Flash… Apple…Windows Media… Real Media
Every format has enthusiastic fans who claim their way is THE way to encode video for the Internet.
If only it were that simple.
Flash and Apple have made impressive strides, but according to Jan Ozer, the author of a recent detailed study comparing online video formats, "rumors of the demise of other codecs have been greatly exaggerated.
A press release on the report
What do you use and why?
Some users actually use TiVo to request commercials from specific companies (see my Feb 22 post)
Google’s cranking it up a notch.
They’re offering commercials for sale.
As always, there’s a lot to learn from Google watching.
TiVo is a device that makes it easy for people to record what’s broadcasted on TV and play it back later.
Most of the discussion around TiVo and advertising is about how consumers are using the service to evade commercials. True enough.
But that’s only half the story…
Ready or not, here they come…
Sponsored links on Google that display Internet video.
Search the keyword "olympics" on Google and up comes a NBC-sponsored graphic on the top of the page.
Click on the graphic and you get a short video from their coverage of the Torino Winter Olympics.
How narrowly focused can the subject of an Internet video be?
To answer this question, we need to go back about one hundred years.
One of the biggest challenges when it comes to taking advantage of a new medium is to shake off the dust from the old one…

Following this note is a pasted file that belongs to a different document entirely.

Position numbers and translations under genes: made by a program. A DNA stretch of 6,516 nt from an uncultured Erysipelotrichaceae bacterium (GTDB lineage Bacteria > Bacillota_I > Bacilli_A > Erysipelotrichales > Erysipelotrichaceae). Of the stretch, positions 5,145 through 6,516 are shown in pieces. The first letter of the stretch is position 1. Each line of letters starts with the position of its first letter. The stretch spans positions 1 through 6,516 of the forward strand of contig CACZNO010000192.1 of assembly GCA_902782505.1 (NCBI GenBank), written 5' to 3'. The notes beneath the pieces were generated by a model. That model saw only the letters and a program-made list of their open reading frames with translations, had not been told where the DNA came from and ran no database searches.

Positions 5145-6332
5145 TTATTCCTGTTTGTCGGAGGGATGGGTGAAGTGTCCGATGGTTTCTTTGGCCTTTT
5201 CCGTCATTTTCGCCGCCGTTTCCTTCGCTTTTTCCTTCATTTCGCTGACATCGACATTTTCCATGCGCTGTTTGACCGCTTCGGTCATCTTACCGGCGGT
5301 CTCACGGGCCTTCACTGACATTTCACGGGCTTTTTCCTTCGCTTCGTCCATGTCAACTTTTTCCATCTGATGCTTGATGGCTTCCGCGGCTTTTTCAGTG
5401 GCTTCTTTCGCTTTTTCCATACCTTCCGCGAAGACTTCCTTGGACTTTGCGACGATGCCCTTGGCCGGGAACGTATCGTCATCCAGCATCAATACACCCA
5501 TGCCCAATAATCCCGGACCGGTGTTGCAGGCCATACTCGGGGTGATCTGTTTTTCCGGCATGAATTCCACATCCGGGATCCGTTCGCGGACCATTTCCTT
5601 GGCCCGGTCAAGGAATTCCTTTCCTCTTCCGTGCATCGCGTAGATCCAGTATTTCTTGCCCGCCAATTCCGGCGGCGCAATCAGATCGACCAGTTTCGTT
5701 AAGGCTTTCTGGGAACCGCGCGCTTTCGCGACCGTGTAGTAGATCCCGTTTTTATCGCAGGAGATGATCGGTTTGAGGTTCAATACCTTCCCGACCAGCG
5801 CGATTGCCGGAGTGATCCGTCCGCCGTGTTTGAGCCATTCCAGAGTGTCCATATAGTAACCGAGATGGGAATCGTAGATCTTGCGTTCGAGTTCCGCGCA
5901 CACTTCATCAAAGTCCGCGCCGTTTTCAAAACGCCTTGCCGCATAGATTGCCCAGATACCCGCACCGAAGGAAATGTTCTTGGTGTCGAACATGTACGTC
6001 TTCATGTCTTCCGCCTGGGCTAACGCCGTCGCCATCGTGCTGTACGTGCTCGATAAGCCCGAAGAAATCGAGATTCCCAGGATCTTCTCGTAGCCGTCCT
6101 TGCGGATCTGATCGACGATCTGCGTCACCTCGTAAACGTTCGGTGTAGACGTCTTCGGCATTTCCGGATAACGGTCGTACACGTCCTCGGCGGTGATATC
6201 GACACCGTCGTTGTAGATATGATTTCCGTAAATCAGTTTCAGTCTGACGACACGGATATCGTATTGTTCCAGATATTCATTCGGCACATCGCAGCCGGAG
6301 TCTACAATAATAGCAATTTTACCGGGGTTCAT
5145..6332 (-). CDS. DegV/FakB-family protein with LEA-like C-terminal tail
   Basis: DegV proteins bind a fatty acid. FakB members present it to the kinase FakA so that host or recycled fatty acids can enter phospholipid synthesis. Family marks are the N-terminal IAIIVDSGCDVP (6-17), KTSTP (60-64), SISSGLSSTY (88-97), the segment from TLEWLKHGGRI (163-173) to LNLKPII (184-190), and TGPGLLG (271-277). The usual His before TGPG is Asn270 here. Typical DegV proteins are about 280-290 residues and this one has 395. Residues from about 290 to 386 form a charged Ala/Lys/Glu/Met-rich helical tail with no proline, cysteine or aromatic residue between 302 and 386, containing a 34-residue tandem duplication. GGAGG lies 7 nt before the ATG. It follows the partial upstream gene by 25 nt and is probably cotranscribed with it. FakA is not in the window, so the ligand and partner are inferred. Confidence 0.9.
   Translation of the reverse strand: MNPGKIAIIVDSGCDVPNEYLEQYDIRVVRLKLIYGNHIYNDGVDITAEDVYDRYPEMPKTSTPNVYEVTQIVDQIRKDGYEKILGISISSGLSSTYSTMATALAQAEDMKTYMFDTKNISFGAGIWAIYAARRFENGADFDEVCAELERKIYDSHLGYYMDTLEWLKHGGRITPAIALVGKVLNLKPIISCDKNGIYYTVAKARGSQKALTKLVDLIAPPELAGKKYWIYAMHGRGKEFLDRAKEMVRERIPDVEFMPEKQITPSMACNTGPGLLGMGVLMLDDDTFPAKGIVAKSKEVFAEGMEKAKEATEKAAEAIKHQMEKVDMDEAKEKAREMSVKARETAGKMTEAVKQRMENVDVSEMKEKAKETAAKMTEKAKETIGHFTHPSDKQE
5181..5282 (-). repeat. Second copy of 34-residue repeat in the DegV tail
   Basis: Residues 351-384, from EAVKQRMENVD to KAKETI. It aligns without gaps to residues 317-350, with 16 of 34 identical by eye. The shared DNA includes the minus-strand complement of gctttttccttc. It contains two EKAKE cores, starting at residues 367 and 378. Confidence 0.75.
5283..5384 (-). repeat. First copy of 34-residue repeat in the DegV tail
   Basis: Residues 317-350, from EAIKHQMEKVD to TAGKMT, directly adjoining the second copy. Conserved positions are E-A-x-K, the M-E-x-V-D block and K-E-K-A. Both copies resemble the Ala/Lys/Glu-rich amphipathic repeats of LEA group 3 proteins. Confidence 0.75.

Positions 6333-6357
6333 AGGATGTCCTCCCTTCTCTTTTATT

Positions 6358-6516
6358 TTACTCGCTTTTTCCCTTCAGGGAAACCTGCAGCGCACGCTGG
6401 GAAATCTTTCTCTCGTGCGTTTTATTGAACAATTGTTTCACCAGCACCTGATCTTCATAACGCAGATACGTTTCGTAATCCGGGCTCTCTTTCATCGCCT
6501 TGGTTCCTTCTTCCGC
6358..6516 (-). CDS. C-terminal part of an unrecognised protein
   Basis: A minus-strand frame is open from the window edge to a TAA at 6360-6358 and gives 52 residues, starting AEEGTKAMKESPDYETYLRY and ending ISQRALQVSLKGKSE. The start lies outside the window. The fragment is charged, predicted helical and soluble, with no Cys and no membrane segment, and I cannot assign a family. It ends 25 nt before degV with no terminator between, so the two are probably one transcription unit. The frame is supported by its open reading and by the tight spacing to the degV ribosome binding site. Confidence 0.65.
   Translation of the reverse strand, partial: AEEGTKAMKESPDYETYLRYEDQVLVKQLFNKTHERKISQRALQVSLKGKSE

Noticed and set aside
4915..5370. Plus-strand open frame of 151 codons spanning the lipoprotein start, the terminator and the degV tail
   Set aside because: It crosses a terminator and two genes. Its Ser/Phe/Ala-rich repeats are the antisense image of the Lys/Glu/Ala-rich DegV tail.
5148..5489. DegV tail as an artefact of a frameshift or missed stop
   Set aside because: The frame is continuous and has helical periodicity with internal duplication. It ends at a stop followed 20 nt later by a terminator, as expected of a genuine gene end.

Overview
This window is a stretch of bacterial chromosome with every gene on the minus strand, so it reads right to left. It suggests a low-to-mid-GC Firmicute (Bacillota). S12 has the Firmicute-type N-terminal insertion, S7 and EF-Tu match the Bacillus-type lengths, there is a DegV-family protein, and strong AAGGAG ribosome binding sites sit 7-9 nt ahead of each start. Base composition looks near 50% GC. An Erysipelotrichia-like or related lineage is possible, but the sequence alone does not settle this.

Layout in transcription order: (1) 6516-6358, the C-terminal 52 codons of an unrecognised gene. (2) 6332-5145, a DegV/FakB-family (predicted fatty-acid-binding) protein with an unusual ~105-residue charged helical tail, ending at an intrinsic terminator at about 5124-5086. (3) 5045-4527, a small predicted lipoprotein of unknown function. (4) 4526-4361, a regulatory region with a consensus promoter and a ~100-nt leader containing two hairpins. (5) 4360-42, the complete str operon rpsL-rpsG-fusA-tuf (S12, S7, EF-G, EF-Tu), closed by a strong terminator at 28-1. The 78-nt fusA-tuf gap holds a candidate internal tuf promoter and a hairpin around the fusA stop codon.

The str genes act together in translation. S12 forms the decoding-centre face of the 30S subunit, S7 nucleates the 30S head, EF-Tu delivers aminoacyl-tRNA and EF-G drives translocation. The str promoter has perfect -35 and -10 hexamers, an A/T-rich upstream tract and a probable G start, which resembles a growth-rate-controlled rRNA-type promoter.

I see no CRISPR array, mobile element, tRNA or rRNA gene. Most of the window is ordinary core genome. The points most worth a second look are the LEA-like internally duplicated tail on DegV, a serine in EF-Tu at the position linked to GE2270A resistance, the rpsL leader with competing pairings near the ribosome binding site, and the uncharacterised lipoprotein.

How long should an Internet video be?
1. If the content is compelling enough for a viewer and he or she is properly "prepped" for the experience and there is no other source for the same information, there’s practically no time limit.
2. On the other hand, without these conditions, after three minutes Internet video viewership falls off a cliff.
I’ve gotten four rock solid confirmations of this number, two from folks who track Internet video viewership closely and two from ‘alternate’ sources, one of whom says the real number may be closer to two minutes.
Here’s a site – silly on the surface – that conveys three important messages:
1. One of the big reasons Internet video is exploding right now is that it’s finally become DEAD SIMPLE to encode and upload video to the web.
First, there was the blog. Blog = web log.
Then came the podcast. A podcast is audio or video content you can download from the Internet and play on your PC or a personal media device like, but not limited to, an iPod.
Now, the strangest word yet: vlog. Vlog = Video blog. Vlogs are blogs that feature video posts. Sometimes daily video posts.
Did you know that the New York Times has its own Internet TV newtork?
How do you keep something like this secret when you own one of the most widely read newspapers in the world?
Anyway, it’s pretty good. In fact, CNN better wake up.
Note the number of "channels" they have (see the right hand column of their video home page.)
One of my favorites is the weekly technology columm by David Pogue.
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Google has been making video available for several weeks now.
The service evolved from free videos to a mix of free and paid:
The service has its own blog – http://googlevideo.blogspot.com – and its own discussion board:
‘Rubber meets the road’ questions about how to use Google’s service and how to add your own videos to it is available here:
Most interesting to me about all this is the search question.